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The Sun Valley Guide magazine is distributed free twice yearly to residents and guests throughout the Sun Valley, Idaho resort area communities.

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Trout: the secret of their success

From humble basement beginnings, Tom and Lucy Hickey’s Sun Valley Smoked Trout has grown into a locally prized and nationally recognized brand. Michael Ames takes a behind-the-scenes look at their success story. Photos by Chris Pilaro.

The Idaho state flag does not sport any fish. There is a miner wielding a pickaxe and shovel and, in the background, tending to his fields under some snowcapped mountains, is a farmer. Fish, trout in particular, are nowhere to be seen. A future governor would be well-served to update the state banner to include some of Idaho’s scalier inhabitants.

Never mind the unending row over Idaho’s diminishing salmon populations; Idaho has fish aplenty. They just live, like chickens and pigs, on farms.

Idaho fish farms are a major source of revenue and, like the potato, an increasing source of fame. Roughly three-quarters of the nation’s farmed rainbow trout are raised in Idaho and 80 percent of those can be found in farms in the Snake River Canyon, south of the Wood River Valley. The "Idaho Trout" label appears regularly on restaurant menus and fish counters across the nation.

Tom Hickey’s hot-smoking process begins with fresh farmed Idaho trout from Filer.

And while a supermarket shopper in St. Louis may hold dear to visions of clear running mountain streams teeming with wild trout, the Idaho Trout aura has developed in a tamer scenario.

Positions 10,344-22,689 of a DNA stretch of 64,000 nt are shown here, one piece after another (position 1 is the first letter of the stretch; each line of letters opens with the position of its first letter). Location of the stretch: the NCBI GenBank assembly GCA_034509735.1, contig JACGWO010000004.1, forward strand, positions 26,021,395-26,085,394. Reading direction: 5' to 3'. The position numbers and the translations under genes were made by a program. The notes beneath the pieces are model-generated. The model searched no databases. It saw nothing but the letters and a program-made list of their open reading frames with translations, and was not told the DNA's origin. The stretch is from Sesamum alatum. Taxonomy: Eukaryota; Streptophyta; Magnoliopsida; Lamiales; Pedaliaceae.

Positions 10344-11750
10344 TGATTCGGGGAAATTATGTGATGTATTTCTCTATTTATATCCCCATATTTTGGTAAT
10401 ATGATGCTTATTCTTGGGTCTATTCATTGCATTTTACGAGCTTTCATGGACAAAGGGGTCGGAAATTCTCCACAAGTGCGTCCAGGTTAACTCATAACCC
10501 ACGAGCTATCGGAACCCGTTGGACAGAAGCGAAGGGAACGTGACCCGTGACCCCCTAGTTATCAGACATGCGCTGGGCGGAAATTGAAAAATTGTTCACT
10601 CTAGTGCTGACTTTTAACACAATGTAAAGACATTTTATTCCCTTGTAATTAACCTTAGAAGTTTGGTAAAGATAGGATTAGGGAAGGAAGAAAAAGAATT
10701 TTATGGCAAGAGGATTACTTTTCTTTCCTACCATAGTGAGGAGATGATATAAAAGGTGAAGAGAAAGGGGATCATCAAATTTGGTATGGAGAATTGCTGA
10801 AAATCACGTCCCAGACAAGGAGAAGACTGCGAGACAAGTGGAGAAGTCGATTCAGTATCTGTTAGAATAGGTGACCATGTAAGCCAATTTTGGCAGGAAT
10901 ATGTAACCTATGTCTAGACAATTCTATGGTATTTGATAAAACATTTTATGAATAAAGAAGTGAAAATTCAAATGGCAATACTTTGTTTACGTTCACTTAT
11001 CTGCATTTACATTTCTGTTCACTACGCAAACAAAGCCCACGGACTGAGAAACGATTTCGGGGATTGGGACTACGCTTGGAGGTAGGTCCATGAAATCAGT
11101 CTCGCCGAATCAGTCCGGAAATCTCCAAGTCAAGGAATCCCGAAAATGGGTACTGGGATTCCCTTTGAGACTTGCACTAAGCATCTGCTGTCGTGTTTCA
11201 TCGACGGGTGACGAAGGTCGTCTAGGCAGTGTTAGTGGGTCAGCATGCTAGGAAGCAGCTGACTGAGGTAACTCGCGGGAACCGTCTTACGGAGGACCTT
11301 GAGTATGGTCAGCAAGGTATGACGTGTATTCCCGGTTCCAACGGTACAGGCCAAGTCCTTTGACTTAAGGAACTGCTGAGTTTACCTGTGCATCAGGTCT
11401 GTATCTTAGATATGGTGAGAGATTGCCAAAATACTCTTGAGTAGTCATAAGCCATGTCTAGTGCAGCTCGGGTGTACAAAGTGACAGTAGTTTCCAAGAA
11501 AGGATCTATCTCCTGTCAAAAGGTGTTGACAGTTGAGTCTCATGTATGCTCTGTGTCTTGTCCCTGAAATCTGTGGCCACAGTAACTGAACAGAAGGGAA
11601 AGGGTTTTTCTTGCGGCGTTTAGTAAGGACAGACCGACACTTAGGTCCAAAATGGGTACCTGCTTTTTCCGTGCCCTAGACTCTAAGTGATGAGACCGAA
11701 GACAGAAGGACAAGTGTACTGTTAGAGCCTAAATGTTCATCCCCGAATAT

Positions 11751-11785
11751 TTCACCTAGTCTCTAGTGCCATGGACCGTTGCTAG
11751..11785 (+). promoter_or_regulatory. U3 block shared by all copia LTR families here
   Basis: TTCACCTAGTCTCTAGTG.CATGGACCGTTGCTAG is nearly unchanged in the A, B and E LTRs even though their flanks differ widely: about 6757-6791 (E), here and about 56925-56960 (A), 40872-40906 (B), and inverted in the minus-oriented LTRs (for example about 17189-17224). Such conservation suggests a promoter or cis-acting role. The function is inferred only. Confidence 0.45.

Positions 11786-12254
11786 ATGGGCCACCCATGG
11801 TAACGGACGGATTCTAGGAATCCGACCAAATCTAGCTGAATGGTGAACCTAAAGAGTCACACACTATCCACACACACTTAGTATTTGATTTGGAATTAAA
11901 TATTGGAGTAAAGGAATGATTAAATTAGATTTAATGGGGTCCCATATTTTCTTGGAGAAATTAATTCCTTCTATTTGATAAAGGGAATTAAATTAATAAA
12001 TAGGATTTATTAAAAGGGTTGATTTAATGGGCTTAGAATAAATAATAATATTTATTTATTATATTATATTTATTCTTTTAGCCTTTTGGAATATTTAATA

More than any other single factor, it is a preponderance of proximal fish farms that has buoyed the Hailey-based business Sun Valley Smoked Trout. From humble beginnings smoking fillets in their basement, Tom and Lucy Hickey capitalized on this local food source to create a nationally recognized product.

After moving to Idaho from San Francisco in 1969, Tom Hickey worked a number of wholesale wine and food jobs, sampling the business. Still, he never foresaw a smoked-fish future. "I’m not a seer. I just took things as they went," he said. His come-what-may attitude was an easy fit in the valley, so, after visiting a friend here in 1968, Hickey fled his corporate career and decamped to Ketchum. Looking back, he says he "dropped out," but Hickey’s is the classic Ketchum story of success achieved by alternative methods.

In the late 1980s, he launched Hickey’s Wood Roast restaurant in Ketchum, his first solo venture. When the restaurant didn’t work out, he was left with a smoker and a knack for fish. He stashed the smoker—a refrigerator sized box with vaguely robotic features—in his basement and continued to produce locally raised smoked trout. Atkinsons’ Market became a consistent buyer and after a few years, Hickey’s subterranean operation couldn’t keep up with the orders.

A believer in local foods, or a "localvore" as current lingo has it, Hickey was well ahead of his time. "Trout is indigenous to Idaho, so it became a natural thing—the raw material was close," he said. Instead of shipping in ribs from Arkansas, as he had been for his restaurant, Hickey was suddenly free to concentrate on a local product. Today, he buys Idaho farmed rainbow trout from SeaPac of Idaho in Filer.